A Tall Order for McDonald's New Chief


By Michael Arndt Only a couple of years ago, few people inside McDonald's (MCD) Oak Brook (Ill.), headquarters had ever heard of Charles Bell. Little wonder. Though he has been with the hamburger giant since 1976, when he hired on as a part-timer at a restaurant in Sydney, Bell had spent his career running operations outside the U.S. -- in his native Australia and Europe.

They'll know him now. On Apr. 19, his fellow directors at McDonald's named him chief executive officer. Bell, who had been president and chief operating officer since Jan. 1, 2003, succeeds Chairman and CEO James Cantalupo, who died unexpectedly hours earlier, at age 60, apparently of a heart attack. Cantalupo had been brought out of retirement just 16 months ago.

Is Bell up to the job? In promoting him to president and COO, Cantalupo signaled he was prepping Bell to take his place when he went back into retirement. But Cantalupo had envisioned staying on for at least three years, giving the 43-year-old Bell more time to get used to his upcoming role -- and the company more time to get back on track. And Bell needed rounding. Until Cantalupo promoted him, Bell had spent his career entirely outside the U.S. And he has no job experience except for Mickey D.

UP AND RUNNING. Beyond that, McDonald's hasn't yet recovered outside the U.S. In Europe, same-store sales rose just 3.5% in the first quarter and actually fell 2.9% in March. In Asia/Pacific, the quarterly growth rate was a little better, at 5%, but that's still barely a third of the pace in the U.S.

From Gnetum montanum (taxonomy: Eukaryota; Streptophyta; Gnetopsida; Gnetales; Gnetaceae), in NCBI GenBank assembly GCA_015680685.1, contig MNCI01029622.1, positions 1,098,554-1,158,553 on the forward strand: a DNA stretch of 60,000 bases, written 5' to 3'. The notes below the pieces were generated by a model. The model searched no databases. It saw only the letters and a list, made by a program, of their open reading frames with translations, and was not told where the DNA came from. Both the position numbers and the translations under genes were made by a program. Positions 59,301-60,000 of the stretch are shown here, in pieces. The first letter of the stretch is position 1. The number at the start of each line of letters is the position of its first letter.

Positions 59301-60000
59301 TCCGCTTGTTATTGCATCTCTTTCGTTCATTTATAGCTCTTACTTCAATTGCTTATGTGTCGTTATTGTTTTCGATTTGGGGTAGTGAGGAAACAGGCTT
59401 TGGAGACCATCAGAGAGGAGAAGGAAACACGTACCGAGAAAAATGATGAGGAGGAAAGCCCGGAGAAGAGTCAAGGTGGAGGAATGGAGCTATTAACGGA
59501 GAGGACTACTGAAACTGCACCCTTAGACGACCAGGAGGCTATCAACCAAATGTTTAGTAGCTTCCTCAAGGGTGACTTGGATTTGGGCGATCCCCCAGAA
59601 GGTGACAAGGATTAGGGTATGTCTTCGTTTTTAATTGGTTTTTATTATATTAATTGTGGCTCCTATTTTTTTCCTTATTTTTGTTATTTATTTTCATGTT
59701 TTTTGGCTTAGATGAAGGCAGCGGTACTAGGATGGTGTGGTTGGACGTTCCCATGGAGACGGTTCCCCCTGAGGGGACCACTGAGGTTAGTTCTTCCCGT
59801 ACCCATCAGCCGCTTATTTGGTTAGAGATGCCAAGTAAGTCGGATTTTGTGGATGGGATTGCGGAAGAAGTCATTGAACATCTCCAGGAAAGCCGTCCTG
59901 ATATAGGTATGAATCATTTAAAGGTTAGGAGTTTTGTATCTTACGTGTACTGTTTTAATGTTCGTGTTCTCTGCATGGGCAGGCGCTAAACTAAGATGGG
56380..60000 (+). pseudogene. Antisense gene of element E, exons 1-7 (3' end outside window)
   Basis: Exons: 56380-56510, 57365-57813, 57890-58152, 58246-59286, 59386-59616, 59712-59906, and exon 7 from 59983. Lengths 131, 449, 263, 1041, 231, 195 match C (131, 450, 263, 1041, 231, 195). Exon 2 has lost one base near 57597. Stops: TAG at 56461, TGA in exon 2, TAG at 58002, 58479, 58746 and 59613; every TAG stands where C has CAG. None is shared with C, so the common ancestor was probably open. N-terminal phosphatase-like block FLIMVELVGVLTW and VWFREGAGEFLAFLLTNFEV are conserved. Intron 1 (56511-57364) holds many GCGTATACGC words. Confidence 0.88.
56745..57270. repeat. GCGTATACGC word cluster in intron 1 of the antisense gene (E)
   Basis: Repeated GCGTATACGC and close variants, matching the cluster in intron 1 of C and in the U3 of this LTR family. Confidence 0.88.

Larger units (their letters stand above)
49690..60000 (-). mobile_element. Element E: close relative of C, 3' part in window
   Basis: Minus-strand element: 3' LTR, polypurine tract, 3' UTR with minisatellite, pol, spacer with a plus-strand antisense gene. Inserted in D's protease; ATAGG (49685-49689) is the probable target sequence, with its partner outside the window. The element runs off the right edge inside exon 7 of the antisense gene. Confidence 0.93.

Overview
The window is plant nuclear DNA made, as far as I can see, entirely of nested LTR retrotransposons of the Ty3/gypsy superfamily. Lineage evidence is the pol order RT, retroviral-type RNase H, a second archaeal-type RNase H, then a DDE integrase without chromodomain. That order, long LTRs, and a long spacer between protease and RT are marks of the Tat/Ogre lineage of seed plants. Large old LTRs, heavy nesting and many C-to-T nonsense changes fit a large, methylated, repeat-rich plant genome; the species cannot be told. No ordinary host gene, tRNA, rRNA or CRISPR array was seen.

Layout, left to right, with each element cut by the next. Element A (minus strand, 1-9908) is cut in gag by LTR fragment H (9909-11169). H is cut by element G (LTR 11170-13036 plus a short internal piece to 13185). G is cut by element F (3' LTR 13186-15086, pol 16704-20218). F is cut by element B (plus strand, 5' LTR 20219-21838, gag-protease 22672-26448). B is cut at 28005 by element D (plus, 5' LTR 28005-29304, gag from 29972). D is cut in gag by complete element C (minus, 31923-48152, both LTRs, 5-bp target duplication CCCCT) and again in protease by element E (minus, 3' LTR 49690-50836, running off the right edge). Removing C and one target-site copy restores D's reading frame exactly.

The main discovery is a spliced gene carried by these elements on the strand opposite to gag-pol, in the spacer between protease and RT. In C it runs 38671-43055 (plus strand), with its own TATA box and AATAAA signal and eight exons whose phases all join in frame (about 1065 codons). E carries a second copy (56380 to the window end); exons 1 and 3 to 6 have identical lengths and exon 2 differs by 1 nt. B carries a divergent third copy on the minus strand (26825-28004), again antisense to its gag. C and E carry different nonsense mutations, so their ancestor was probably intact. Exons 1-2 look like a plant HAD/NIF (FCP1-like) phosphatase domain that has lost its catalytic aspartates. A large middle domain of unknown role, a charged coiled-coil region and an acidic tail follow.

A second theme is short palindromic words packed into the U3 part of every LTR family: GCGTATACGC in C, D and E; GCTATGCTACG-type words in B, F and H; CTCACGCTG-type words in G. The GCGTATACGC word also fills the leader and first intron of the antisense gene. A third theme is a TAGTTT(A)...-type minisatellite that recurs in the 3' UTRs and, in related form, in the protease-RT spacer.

Bell's quick succession did little to mollify investors. McDonald's share price, which slipped 2.9% after it disappointed analysts with its poor overseas results, dropped a further 2.6% on Apr. 19, to close at $26.75. That's its lowest price since mid-February, though still double what the stock fetched in March, 2003, when it hit an all-time low of less than $12.50.

And Bell will have no time to adjust to his new responsibilities. Cantalupo died on the eve of McDonald's biennial convention of franchisees and suppliers in Orlando, Fla. Bell will now take his place. And he'll be emceeing McDonald's annual meeting in May. In between, he'll be on a conference call again with analysts, giving his take on McDonald's first-quarter numbers at the end of April.

SPIRIT OF RAY. Charlie Bell, a brash go-getter, is the first counterman to head McDonald's since Fred Turner, who retired in 1987. He began working at 15 and steadily rose in the organization, becoming CEO of McDonald's Australian operations in 1993. Seven years later, Bell was put in charge of all the company's restaurants in Asia/Pacific, the Middle East, and Africa. And in 2001, he took over as head of McDonald's nearly 6,000 restaurants in Europe.

As McDonald's veterans have said fondly of previous chiefs, Bell has ketchup in his veins. Indeed, he recalled a line from McDonald's founder Ray Kroc while talking with industry analysts about McDonald's fourth-quarter results in January. Asked about troubles at Burger King, Bell remarked that like Kroc, he would like to ram a fire hose down any competitor's throat if he sees him drowning.